For years, I've enjoyed reading the Pushcart Prize Best of the Small Presses anthology, so was tickled to come across the 37th edition. While Bill Henderson's project boosts of its grass-roots authenticity, it's gained over the years some institutional pomposity; the collection is slickly published, along with the volume number in Roman numerals, à la the Super Bowl. Henderson's introduction espousing the literary virtues of the pieces gleaned from the nation's small publishing entrepreneurs has a smug, self-congratulatory quality.
Indeed, the contents are uneven, especially the poetry, chosen by Bob Hicok and Maxine Kumin. Hicok and Kumin talk like battle heroes of choosing from hundreds and hundreds of poems, which is scary, since the poems I've encountered so far strike me as amateurish, overwrought, poorly considered, and unfinished. A typically sentimental and banal Ted Kooser poem made the most of an impression. Henderson points to a poem by a fourth grader. Perhaps it will raise the intellectual and artistic level.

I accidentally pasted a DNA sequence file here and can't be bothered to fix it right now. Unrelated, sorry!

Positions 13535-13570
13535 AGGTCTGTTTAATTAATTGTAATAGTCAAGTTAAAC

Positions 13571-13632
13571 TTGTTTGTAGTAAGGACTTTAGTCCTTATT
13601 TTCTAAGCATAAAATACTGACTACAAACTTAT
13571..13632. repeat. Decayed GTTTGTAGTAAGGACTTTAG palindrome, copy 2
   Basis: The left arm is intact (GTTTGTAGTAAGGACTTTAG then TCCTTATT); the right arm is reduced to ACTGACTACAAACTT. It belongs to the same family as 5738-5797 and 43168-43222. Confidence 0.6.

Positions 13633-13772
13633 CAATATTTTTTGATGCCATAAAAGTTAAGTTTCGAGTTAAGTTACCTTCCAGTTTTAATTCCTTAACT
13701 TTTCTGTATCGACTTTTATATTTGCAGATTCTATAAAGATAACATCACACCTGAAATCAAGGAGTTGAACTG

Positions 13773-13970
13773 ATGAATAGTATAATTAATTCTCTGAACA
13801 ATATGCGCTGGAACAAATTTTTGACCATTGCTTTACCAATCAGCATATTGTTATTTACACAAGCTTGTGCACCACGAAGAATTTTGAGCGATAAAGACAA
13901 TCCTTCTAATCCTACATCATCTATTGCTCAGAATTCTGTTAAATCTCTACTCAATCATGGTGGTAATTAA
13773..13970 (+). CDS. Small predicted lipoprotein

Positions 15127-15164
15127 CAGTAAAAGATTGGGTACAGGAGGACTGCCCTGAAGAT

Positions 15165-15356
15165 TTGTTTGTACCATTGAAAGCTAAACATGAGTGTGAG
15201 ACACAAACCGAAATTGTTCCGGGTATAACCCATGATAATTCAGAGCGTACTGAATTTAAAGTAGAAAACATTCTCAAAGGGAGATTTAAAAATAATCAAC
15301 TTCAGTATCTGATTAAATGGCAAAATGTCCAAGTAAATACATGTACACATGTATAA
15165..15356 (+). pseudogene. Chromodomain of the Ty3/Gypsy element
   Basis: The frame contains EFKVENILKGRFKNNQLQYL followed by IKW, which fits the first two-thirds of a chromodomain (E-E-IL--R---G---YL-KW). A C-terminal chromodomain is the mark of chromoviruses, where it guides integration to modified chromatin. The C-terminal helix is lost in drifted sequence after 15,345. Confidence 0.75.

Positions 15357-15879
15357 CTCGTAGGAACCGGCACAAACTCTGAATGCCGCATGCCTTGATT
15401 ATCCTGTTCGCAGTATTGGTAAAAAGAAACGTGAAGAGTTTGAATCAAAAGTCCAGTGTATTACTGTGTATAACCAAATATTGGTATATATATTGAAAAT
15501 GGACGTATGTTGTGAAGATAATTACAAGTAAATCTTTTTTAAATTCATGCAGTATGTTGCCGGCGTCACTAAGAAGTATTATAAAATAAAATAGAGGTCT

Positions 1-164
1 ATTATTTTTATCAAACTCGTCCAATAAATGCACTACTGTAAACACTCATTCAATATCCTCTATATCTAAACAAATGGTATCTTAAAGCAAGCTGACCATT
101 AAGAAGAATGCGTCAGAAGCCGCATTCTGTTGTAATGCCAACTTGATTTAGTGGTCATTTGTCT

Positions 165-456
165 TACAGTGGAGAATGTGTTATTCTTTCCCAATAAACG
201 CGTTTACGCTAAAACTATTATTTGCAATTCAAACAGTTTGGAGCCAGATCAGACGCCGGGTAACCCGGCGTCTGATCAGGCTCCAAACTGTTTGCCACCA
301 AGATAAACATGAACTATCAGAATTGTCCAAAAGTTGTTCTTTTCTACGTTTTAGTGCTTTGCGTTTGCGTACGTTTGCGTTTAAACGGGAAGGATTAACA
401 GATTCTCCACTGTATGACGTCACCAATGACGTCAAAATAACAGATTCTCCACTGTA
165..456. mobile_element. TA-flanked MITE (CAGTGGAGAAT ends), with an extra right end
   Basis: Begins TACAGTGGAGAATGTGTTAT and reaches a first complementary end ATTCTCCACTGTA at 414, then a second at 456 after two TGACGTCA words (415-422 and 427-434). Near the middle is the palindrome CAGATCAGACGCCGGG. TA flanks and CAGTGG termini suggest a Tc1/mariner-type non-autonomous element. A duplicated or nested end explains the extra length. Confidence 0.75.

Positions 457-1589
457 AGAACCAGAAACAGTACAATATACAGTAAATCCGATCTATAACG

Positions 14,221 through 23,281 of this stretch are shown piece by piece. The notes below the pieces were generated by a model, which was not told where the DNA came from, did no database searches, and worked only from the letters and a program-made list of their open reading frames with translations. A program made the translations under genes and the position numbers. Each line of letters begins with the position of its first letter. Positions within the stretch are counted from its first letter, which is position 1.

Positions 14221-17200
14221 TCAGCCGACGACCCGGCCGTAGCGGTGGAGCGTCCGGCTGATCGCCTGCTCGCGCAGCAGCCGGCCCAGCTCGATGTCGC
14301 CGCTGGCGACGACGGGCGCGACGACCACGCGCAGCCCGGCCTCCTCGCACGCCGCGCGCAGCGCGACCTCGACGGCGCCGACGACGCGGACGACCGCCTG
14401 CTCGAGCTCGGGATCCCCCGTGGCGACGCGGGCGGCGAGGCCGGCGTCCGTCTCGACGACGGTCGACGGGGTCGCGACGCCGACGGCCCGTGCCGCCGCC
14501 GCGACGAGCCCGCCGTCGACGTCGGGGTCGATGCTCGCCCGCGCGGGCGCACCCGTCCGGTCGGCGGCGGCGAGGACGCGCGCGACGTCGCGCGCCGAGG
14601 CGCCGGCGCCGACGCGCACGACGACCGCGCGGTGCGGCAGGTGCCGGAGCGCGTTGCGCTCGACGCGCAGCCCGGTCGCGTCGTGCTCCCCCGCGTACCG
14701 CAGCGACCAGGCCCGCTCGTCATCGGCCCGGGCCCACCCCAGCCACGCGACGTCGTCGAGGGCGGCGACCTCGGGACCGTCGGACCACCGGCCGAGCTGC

On the prose side, the most notable piece so far is one of Marilynne Robinson's mind-stretching essays, "On Beauty." The late Harry Crews shows the best of his macho style with a memoir fragment. I started but grew bored with a short story by Karen Russell, the new it girl of short stories a few months ago. I've liked Laura Kasischke's poems, but her short story reprinted in the anthology, "The Barge," strikes me as something a talented high school girl would produce. While discovering some new voices, the anthology has its share of familiar names such as Joyce Carol Oates, Wendell Berry, Jane Hirshfield, Andrew Huggins, and Adam Zagajewski.
I'll keep browsing; surely a jewel or two will be found.